Late Saturday night, the question became, why didn't Phil Coke get utilized sooner? In the middle of a down year for Coke, that was a major departure from the norm, as many have come to literally curse his arrival.
But not Saturday.
With the game on the line in extra innings in a place the Detroit Tigers are prone to collapses, Coke powerfully slammed the door on the Cleveland Indians, carving up three solid hitters in Michael Brantley, Jason Kipnis and Lonnie Chisenhall around a single en-route to picking up his first save of the year, an important 5-4 Detroit victory.
Considering where he's been lately, Coke's performance in this spot was quite shocking. This was the man who couldn't locate home plate with a compass for the better part of April and May, leading to the correct notion he could have been on the roster bubble. This was also the man who seemed to give up runs in bunches, whether the moment was big or cleanup duty.
What's the explanation for Coke's rejuvenation? Simple. The ball is "coming out of my hand better," he told Lynn Henning of the Detroit News after the game while adding, "it just seems to be there." What was completely gone for the better part of a year has apparently now returned in a flash without much fanfare. Sometimes, baseball can be the best worst game ever.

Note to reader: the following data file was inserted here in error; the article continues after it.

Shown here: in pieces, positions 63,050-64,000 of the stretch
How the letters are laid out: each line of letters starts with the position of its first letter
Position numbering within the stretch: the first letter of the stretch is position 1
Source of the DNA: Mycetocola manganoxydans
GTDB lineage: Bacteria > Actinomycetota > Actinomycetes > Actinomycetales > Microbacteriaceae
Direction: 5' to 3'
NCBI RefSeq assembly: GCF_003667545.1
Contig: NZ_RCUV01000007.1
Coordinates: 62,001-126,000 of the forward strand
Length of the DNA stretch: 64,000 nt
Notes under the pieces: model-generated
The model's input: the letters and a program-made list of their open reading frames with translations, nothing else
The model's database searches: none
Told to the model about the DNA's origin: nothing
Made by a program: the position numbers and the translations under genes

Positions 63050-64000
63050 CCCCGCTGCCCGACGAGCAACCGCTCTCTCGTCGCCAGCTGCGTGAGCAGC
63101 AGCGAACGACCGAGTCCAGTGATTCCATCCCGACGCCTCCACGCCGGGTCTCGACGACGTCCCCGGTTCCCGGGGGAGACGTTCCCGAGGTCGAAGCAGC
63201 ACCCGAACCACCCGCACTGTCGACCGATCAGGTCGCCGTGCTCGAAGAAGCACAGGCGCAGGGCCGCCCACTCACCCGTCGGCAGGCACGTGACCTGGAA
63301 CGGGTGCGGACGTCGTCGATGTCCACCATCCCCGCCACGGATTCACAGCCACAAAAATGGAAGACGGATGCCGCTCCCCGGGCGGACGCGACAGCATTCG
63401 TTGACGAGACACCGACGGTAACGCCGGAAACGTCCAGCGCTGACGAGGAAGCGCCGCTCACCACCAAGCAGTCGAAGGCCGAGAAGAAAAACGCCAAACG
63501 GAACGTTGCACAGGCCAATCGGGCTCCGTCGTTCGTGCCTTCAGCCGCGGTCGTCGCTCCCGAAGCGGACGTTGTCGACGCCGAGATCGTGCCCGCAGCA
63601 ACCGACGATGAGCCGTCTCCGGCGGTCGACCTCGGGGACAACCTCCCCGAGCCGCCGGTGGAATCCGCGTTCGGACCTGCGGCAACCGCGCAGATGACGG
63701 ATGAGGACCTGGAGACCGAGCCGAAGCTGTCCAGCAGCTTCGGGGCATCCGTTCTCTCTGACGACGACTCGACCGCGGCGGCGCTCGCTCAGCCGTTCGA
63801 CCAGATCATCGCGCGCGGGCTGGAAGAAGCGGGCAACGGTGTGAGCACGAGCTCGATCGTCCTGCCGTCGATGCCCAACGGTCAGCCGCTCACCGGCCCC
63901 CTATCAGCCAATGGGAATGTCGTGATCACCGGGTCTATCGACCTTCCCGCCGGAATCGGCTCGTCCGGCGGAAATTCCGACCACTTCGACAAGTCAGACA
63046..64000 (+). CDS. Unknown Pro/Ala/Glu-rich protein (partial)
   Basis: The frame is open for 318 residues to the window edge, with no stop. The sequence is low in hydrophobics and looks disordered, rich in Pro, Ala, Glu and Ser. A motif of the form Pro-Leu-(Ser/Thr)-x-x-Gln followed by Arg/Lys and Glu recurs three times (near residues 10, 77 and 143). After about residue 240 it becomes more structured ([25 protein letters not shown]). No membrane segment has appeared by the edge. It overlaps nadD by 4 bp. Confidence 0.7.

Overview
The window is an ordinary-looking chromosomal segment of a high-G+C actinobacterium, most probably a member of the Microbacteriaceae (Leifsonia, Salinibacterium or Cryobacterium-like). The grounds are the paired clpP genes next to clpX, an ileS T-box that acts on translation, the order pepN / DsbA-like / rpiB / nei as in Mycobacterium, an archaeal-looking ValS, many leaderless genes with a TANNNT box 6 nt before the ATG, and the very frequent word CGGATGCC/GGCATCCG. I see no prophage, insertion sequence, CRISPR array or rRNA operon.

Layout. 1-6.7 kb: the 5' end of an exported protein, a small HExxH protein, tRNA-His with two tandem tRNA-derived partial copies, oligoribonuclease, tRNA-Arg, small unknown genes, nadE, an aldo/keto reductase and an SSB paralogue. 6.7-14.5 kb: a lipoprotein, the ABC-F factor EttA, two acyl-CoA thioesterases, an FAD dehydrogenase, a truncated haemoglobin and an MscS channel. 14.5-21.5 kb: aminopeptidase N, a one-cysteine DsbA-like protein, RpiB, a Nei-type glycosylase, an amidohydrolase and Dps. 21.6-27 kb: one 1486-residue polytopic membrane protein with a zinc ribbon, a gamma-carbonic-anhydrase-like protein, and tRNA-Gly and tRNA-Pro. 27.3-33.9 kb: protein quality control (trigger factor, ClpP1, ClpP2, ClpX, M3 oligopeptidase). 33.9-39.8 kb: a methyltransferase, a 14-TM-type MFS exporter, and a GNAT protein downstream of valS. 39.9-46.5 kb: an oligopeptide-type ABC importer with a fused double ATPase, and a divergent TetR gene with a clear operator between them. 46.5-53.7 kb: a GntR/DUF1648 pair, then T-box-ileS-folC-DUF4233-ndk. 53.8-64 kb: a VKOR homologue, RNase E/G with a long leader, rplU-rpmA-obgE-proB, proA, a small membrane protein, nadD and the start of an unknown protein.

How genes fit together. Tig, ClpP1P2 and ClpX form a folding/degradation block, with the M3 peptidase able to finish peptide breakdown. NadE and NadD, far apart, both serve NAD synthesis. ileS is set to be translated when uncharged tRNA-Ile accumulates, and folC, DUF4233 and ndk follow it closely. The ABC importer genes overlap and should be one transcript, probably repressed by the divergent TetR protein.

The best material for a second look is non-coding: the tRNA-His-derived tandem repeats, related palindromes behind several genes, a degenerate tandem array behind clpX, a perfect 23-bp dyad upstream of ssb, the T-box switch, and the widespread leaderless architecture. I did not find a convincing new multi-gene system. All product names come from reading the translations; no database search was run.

Coke's real signs of life began when the Boston Red Sox were in town in early June. In a big Sunday night affair, Coke came out of the bullpen and pitched around some lighter contact, getting a clutch strikeout and several big outs in a close game during over an inning pitched. The fact that he was able to face down the Red Sox' mighty lineup, prone to work and burn even the best pitchers, may have been the moment the turnaround officially began.
With Saturday's performance, Coke hasn't given up an earned run in his last three appearances while striking out four, walking one and allowing three hits. Coke's ERA, which was once north of 9.00 at one point in early May, is coming back down, now at 5.81. He's earning back confidence one solid performance at a time, and proving that he can be trusted to take the ball again in whatever spot he's asked with savvy pitching.
Proof positive Coke is making it back to where he once was? Most were craving for him in the bottom of the ninth, with Joe Nathan running on fumes in his third straight appearance and left handed Michael Bourn hitting with two men on and two out. Bourn, of course, singled home David Murphy and tied the game. Many felt Coke could have produced no worse of a result had he appeared.
The fact that this notion has returned, perhaps for the first time since the 2012 playoffs, is big for Coke's confidence, which is growing by the day. If that confidence swells to two year ago highs, Coke could once again be counted on to become the powerful x-factor he once was for a very needy Tigers' bullpen.
Until then, if the usually loquacious Coke continually fails to speak at length about what he's done to ensure better pitching, it will be a telltale sign he remains on the move mentally and physically.
Max DeMara is the editor of @tigers_101. Follow the site there on Twitter, or like it on Facebook to connect with him.
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